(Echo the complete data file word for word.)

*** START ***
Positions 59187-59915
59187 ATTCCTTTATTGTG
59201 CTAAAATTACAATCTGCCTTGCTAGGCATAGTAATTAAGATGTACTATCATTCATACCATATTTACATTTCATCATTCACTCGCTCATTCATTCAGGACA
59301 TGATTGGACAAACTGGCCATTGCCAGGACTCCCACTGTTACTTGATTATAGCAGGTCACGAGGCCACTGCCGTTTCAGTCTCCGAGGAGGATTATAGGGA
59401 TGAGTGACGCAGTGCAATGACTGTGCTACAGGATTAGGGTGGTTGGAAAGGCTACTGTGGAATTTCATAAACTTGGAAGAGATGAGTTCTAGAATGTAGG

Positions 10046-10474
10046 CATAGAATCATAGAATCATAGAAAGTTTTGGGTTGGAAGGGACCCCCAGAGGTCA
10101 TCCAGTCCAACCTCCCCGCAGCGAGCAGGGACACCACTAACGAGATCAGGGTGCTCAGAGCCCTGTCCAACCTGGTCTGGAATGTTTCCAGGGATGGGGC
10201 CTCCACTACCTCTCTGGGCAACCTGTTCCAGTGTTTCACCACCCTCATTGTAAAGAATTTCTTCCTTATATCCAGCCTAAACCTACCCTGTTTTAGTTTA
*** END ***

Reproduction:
Positions 59187-59915
59187 ATTCCTTTATTGTG
59201 CTAAAATTACAATCTGCCTTGCTAGGCATAGTAATTAAGATGTACTATCATTCATACCATATTTACATTTCATCATTCACTCGCTCATTCATTCAGGACA
59301 TGATTGGACAAACTGGCCATTGCCAGGACTCCCACTGTTACTTGATTATAGCAGGTCACGAGGCCACTGCCGTTTCAGTCTCCGAGGAGGATTATAGGGA
59401 TGAGTGACGCAGTGCAATGACTGTGCTACAGGATTAGGGTGGTTGGAAAGGCTACTGTGGAATTTCATAAACTTGGAAGAGATGAGTTCTAGAATGTAGG

Positions 10046-10474
10046 CATAGAATCATAGAATCATAGAAAGTTTTGGGTTGGAAGGGACCCCCAGAGGTCA
10101 TCCAGTCCAACCTCCCCGCAGCGAGCAGGGACACCACTAACGAGATCAGGGTGCTCAGAGCCCTGTCCAACCTGGTCTGGAATGTTTCCAGGGATGGGGC
10201 CTCCACTACCTCTCTGGGCAACCTGTTCCAGTGTTTCACCACCCTCATTGTAAAGAATTTCTTCCTTATATCCAGCCTAAACCTACCCTGTTTTAGTTTA